| In order to prevent unauthorized connection of devices, unauthorized transfer of information, or unauthorized tunneling (i.e., embedding of data types within data types), organizations must disable or restrict unused or unnecessary physical and logical ports/protocols on information systems.
Operating systems are capable of providing a wide variety of functions and services. Some of the functions and services provided by default may not be necessary to support essential organizational operations. Additionally, it is sometimes convenient to provide multiple services from a single component (e.g., VPN and IPS); however, doing so increases risk over limiting the services provided by any one component.
To support the requirements and principles of least functionality, the operating system must support the organizational requirements, providing only essential capabilities and limiting the use of ports, protocols, and/or services to only those required, authorized, and approved to conduct official business or to address authorized quality of life issues.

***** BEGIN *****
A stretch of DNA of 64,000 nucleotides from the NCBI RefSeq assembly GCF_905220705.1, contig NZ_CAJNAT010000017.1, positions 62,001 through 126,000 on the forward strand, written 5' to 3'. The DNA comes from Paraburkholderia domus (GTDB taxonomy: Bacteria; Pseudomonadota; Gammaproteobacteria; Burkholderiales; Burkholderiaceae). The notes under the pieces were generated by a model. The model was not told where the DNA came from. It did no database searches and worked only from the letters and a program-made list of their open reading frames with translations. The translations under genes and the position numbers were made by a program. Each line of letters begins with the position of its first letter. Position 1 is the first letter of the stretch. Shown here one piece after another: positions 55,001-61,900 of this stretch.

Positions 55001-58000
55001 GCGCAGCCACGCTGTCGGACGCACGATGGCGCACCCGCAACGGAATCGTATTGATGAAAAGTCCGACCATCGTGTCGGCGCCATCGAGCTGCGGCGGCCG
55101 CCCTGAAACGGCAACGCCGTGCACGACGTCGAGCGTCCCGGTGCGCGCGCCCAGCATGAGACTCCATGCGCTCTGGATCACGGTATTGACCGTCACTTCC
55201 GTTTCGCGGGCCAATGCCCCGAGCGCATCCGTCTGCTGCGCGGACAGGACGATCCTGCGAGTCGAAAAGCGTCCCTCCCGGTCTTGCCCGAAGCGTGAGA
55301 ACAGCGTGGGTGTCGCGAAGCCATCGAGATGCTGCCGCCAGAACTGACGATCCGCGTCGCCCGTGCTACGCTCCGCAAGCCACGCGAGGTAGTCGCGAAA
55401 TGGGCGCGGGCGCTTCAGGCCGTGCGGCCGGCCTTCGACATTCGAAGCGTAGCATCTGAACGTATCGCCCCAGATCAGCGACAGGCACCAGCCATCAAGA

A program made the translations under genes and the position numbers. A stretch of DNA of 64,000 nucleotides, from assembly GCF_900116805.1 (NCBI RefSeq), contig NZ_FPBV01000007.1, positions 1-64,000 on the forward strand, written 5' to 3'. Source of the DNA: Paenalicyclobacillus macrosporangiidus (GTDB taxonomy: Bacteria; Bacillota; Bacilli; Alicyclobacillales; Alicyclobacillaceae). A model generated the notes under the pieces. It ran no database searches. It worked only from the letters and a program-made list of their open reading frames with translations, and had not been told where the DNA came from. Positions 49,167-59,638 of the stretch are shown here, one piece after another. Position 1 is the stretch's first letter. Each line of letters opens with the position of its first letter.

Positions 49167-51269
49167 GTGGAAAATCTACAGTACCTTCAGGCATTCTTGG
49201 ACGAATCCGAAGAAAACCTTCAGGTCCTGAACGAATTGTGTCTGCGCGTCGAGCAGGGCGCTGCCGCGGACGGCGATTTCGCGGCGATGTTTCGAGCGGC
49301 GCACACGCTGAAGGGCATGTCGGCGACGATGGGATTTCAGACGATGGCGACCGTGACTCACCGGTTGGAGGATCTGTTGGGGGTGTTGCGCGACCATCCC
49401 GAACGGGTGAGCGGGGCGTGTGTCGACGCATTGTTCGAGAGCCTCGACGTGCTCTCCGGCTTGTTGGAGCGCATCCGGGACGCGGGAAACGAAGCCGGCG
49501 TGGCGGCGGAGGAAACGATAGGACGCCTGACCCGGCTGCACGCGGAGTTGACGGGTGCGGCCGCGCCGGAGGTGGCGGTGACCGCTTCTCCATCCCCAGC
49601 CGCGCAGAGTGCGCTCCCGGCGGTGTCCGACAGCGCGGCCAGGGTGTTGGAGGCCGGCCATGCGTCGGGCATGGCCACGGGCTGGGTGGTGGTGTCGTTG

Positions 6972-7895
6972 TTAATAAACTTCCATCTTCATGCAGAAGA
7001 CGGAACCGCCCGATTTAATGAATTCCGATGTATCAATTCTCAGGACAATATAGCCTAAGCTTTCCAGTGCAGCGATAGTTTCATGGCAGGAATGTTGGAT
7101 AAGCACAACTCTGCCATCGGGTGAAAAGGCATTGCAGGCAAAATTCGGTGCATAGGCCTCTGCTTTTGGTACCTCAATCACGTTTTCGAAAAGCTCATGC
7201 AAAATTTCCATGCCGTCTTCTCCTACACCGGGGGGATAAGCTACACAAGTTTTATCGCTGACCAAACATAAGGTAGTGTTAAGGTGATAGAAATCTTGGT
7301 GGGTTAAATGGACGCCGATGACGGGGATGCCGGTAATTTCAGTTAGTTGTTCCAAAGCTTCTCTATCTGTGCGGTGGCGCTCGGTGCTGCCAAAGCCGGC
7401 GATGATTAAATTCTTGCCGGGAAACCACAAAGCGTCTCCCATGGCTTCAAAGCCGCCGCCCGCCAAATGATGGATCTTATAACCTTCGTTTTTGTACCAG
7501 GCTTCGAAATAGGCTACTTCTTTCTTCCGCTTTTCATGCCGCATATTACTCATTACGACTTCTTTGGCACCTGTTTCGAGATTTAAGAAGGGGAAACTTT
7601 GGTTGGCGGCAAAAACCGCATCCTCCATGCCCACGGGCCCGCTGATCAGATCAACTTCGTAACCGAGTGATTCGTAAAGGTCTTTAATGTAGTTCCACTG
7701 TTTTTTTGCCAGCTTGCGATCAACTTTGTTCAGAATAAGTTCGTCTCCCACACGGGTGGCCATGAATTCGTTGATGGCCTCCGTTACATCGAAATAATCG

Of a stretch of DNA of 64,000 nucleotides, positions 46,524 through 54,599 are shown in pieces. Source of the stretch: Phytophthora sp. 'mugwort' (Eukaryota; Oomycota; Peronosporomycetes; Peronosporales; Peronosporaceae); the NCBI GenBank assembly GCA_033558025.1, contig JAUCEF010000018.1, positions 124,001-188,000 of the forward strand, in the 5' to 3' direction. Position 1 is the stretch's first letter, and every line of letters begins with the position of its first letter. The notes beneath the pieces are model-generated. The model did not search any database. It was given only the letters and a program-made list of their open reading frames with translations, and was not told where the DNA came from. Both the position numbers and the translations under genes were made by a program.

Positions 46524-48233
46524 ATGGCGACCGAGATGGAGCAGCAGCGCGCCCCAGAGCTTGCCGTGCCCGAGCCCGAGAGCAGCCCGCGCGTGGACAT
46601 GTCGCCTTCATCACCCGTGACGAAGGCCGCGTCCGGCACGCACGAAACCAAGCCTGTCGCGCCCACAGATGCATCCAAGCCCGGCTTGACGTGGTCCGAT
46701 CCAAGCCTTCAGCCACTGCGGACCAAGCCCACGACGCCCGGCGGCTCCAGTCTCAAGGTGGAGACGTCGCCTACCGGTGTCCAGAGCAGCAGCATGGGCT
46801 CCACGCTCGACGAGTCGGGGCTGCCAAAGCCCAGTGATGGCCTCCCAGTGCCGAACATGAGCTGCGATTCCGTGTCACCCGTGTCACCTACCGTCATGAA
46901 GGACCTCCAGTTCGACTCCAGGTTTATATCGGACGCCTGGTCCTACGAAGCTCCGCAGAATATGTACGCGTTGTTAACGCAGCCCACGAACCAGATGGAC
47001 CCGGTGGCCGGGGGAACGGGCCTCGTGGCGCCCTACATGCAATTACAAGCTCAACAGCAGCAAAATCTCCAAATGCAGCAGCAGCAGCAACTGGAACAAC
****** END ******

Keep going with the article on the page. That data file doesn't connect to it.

Several user exit points in the FTP Server component are available to permit customization of its operating behavior. These exits can be used to modify functions such as FTP command usage, client connection controls, post processing tasks, and SMF record modifications. Without proper review and adequate documentation of these exit programs, undesirable operations and degraded security may result. This exposure could lead to unauthorized access impacting data integrity or the availability of some system services, or contribute to the loss of accountability and hamper security audit activities. |